Every year, Point of Inquiry invites scores of great authors on the air as guests. So as 2012 draws to a close, we thought we’d compile a list for you of some of the best recent books by authors featured on the show this year.
Below, you’ll find a link to the book, a brief write-up, and a link to our interview with the author. If you somehow missed out on these titles (or these interviews), now’s the time to catch up!
—Chris Mooney & Indre Viskontas
This latest offering from Dr. Sacks harkens back to the books that made him famous: Awakenings, An Anthropologist on Mars and The Man Who Mistook His Wife for a Hat, by infusing curious tales of brains gone awry with sensitive insights into what it means to be human. The author is not content to list symptoms of a disordered mind or treat hallucinatory experiences as characters in a freak show, and though the science of hallucinations remains relatively unknown, Dr. Sacks takes us through the looking glass and shows us how commonplace and illuminating our fantasy worlds can be. This book is a great gift for anyone interested in magic, illusion and sensory creativity.
Dan Ariely has built a compelling body of scientific work charting the depths of deception. This book is a must-read for anyone who cares to call himself a critical thinker or who wants to understand why we behave the way we do when left to our own devices. The author is not only a prolific, thorough and imaginative scientist, but also a gifted writer and a superb story-teller. You will have plenty of fodder for dinner party conversations, taking you through the dark winter months.
Have a friend or relative who thinks scientists are boring, fuddy-duddies set out to reduce the complexity of our universe to a set of equations? Then this is the perfect book for you. With humor, wit and a fast-paced conversational style, Stuart Firestein tracks the real scientific method – one that drives scientists to devote lives and careers in the pursuit of knowledge. It’s not fueled by information, data or answers, but rather by questions and the vast space of what remains to be known.
4. M.G. Lord – The Accidental Feminist: How Elizabeth Taylor Raised our Consciousness and We Were Too Distracted by Her Beauty to Notice
Feminism comes in many forms these days and is often misunderstood and misused. Can young women today find an unlikely role model in Elizabeth Taylor, an actress dogged by the Catholic Church because of her sex appeal and promotion of secular ideas, including gay and lesbian rights? Cultural critic and acclaimed author M.G. Lord explores the contributions of Elizabeth Taylor to feminism—and her struggles against the Church—in her latest book. For the movie buff who delights in reconsidering classic films and the icons that inhabit them.
Not yet out in the US (preorders available, coming in January) but already a best-seller in the UK, this book is the latest offering from Britain’s most accessible and followed psychologist. Victorian philosopher William James had a theory about emotion and behavior: It isn’t that our feelings guide our actions (feel happy and you will laugh). On the contrary, it is our actions that guide our emotions (laugh and you will feel happy). With this book, Wiseman uses his trademark humor to hammer the final nail into the coffin of the self-help movement: don’t just think (or read) about changing your life. Do it.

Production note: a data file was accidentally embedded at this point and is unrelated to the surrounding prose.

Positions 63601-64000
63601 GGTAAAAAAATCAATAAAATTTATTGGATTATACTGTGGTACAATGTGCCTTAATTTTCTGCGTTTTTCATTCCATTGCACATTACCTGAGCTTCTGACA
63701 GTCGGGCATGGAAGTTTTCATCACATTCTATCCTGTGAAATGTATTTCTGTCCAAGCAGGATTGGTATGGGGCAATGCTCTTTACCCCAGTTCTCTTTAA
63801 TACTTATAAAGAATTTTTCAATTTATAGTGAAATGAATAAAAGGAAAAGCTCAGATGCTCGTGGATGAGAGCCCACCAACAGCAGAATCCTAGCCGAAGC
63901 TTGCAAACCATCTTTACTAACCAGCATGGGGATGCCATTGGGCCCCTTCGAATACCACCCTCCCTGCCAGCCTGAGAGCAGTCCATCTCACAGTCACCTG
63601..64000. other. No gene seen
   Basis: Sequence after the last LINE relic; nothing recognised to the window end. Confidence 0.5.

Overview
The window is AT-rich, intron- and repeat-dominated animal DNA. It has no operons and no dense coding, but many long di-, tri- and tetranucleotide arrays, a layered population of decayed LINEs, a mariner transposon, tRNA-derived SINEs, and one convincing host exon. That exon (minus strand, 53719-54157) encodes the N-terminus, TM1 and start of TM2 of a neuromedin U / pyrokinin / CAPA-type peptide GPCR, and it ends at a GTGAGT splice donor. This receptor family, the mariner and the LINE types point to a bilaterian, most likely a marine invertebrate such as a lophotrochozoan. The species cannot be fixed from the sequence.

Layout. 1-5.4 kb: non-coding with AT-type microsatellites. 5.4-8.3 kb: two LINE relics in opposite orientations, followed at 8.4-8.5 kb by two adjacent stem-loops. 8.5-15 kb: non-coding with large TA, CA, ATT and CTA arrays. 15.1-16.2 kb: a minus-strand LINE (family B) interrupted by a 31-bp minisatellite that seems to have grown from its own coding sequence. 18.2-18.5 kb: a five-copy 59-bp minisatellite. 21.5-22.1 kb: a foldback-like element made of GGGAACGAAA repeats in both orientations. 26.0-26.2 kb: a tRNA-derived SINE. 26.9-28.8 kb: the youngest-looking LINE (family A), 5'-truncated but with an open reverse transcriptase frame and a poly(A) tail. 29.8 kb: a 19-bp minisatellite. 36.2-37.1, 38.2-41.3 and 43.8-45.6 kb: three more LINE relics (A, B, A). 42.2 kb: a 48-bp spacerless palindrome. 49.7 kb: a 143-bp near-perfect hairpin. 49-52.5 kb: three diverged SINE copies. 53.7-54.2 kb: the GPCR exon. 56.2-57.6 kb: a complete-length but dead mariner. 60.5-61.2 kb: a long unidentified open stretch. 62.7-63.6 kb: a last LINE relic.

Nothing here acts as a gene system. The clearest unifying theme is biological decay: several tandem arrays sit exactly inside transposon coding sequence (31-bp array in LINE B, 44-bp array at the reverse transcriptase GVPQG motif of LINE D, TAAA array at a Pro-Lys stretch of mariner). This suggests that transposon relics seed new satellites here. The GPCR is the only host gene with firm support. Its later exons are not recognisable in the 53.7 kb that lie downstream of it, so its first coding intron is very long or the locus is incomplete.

Jonathan Haidt’s breakthrough book on the origins of our political differences—and our religious proclivities—traced the fiercest divides of today back to differing moral emotions that, in turn, are rooted in our deep evolutionary past. After reading it, you’ll never look at politics in the same way again. And… you’ll never again make the mistake of assuming that it’s rational!
Writers like Richard Dawkins have long since established that there’s no need to invoke God to explain the origins of human beings, or the origins of life. Now, physicist Lawrence Krauss takes the next step—you don’t need God to explain the universe either! It might just be the sort of thing that happens from time to time. If you haven’t yet, you definitely want to read the book that kicked God out of physics—for good.
8. Joe Romm – Language Intelligence: Lessons on Persuasion from Jesus, Shakespeare, Lincoln, and Lady Gaga
In a stunning display of intellectual versatility, the physicist and climate hawk Romm gives us a treatise on rhetoric—the neglected art that is critical to political and persuasive success. If you’ve every convinced someone (or, more likely, failed to) this book explains why.
9. Lisa Randall – Knocking on Heaven’s Door: How Physics and Scientific Thinking Illuminate the Universe and the Modern World
Randall’s lucid account of the triumphs of modern physics would be required reading anyway. But now that the Higgs Boson appears to have been discovered at the Large Hadron Collider, getting this book is even more imperative. Randall covers the Higgs saga in great detail, and provides a deep understanding (mostly lacking from media coverage) of what this discovery really means about matter and the universe.
Americans may not be very enamored of their government in general. But as Neil Tyson explains in his latest book, our government’s space agency—NASA—is something very different and very special. It’s the gem of our federal bureaucracy, channeling all of our hopes and inspiration… which is why, Tyson says, this agency must pave the way for our transformative future in space.